SINGAPORE--The government has set aside S$250 million (US$162 million) this year to fuel the growth of the country's media sector.
This will include research and development (R&D) programs, as well as support that is projected to create and sustain some 2,000 jobs this year, the Media Development Authority (MDA) announced at a forum here Thursday.
The government agency hopes the fund injection will bolster the expected dip in industry revenue faced over the next year or two because of the economic downturn.
Christopher Chia, MDA CEO, said: "Last year, no one could have predicted the world would change so much." The MDA hopes to counter the "slight dip" the industry will go through with the various plans announced.
Chia said Singapore's media sector has enjoyed "steady growth" over the past few years, growing from S$3.8 billion (US$2.48 billion) in 2002 to an estimated worth of S$5.28 billion (US$3.45 billion) in 2008.
"The compounded annual growth rate of the media sector from 1996 to 2006 was 8 percent--higher than 5.2 percent for the overall economy," according to the MDA.
Chia touched on the government's announced Singapore Media Fusion (SMF) plan, which commits S$230 million (US$150 million) over the next five years--40 percent more than the previously-outlined Media 21 blueprint, he said.
Focus on developing local content
Several years ago, the Infocomm Development Authority (IDA) outlined plans for the country to become the region's testbed for international game developers and distributors, in order to deliver games to the region.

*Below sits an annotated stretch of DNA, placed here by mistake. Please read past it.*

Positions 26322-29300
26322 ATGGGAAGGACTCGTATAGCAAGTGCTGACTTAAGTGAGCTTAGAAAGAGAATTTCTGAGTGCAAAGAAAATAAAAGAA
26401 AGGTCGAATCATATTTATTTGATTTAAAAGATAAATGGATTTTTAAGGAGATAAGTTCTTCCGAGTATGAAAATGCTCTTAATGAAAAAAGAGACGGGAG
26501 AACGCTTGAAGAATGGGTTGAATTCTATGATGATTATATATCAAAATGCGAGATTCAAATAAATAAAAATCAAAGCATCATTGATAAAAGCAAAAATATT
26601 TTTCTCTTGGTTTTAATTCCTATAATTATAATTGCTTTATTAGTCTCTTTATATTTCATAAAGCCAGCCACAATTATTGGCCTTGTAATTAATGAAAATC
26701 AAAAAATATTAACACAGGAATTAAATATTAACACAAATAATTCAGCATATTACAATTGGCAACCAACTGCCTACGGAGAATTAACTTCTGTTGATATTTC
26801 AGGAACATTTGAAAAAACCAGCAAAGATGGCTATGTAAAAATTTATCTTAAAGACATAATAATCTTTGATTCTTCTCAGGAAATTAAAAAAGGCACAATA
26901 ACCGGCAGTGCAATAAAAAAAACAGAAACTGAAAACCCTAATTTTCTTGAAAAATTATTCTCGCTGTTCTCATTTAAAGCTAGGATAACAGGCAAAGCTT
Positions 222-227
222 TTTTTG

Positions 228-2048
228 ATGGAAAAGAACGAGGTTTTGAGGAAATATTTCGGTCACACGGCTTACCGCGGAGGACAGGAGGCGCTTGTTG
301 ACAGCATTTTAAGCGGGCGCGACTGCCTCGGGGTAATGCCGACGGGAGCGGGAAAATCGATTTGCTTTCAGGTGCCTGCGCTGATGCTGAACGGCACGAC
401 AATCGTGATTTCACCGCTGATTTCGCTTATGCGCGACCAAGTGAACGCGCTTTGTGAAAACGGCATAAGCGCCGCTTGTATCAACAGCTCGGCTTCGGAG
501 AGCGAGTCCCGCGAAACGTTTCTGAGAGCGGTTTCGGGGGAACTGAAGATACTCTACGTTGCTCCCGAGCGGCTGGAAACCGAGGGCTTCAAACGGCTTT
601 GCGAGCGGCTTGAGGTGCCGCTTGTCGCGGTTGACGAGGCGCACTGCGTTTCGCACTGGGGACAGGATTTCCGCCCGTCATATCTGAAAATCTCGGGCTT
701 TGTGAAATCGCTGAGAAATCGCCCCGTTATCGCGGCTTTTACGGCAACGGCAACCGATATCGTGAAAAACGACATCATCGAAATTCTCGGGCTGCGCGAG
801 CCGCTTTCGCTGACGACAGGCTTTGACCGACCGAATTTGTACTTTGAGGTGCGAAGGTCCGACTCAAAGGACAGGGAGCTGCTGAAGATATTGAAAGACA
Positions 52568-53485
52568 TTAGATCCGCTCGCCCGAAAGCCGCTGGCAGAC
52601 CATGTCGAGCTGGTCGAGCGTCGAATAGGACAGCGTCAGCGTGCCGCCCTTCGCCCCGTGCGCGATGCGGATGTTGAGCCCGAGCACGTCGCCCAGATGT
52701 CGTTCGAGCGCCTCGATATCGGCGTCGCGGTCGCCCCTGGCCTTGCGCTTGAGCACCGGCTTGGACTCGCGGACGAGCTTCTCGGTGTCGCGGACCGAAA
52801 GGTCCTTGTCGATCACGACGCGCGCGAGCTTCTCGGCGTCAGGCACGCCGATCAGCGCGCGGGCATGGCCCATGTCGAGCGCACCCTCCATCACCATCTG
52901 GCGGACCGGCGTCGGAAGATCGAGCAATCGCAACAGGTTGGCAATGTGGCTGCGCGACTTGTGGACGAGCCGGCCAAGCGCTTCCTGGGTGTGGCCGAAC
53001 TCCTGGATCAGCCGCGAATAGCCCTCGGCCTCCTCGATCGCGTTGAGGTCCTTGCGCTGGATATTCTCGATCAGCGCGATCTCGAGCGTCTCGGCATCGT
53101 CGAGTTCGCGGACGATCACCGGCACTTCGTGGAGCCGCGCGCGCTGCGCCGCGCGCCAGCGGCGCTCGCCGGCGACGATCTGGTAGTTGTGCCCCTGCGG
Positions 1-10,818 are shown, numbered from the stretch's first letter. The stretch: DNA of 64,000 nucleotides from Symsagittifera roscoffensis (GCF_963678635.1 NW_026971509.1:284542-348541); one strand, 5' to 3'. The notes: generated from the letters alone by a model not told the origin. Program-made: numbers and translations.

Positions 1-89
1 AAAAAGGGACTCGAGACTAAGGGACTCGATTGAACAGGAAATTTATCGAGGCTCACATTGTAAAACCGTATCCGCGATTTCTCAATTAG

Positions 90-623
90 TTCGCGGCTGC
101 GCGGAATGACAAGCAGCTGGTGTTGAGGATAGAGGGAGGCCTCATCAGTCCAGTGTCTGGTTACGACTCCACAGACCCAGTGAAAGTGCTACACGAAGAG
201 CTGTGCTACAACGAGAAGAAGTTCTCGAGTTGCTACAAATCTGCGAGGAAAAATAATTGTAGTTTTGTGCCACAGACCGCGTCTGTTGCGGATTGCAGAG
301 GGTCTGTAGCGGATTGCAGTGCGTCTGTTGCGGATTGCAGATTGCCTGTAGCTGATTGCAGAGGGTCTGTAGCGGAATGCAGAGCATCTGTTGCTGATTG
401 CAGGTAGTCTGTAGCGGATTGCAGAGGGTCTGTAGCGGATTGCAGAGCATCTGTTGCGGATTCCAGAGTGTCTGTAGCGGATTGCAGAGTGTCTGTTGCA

But today, Chia said the country's focus will be toward the creation of original content. He said the country has been ramping up local production, with a 2008 being a "bumper year"; for example, 17 cinematic films were released, and S$60 million (US$39 million) worth of overseas contracts were won, he said.
Chia said: "For the coming year and beyond, MDA will focus on funding a developing high-value and exportable content and applications."
In order to create more work for the industry, the government is issuing major calls for proposals across multiple arms of the industry, including TV, film, publishing, music and interactive media, he said.
Thomas Lim, director of digital media and entertainment, IDA, told ZDNet Asia in an e-mail, based on the government's iN2015 masterplan, the IDA aims to develop the country into a "top location" for the trade and distribution of digital media and entertainment by the year 2015.
To build the country's games industry, the IDA has launched a program it terms the Connected Games Programme, which is aimed at bringing original games content to the market quickly, said Lim.
"The IDA noticed that small and mid-sized game companies have limited access to technology resources such as development toolkits and game engines," he added.
The IDA has plans to bridge this by setting up games resource centers to support developers, Lim said.
The MDA highlighted plans to help market local content outside Singapore.
Michael Yap, executive director of the Media Development Authority's IDM Research and Development Programme Office (IDMPO), said the industry would benefit from pooling together resources and talent.
Yap said: "We are in the convergence space, which is causing change in the industry. We want to harmonize industry efforts."
He outlined plans for the MDA's "Future of Media" program, which will form five partner networks to help grow start-ups in the country. Since 2007, the country has grown 120 young start-ups from "zero", he said.
Some 20 industry players will also join the government agency in calling for proposals, opening up their combined user bases of "potentially hundreds of millions" to industry start-ups. He gave an example of such collaboration: telco SingTel, social network Friendster and mobile chat software provider Mozat coming together would provide reach to a combined user base of 300 million, he said.
Additionally, the MDA will commit S$6 million (US$3.9 million) to fund training and manpower upgrading programs this year, which is expected to benefit 6,000 talents.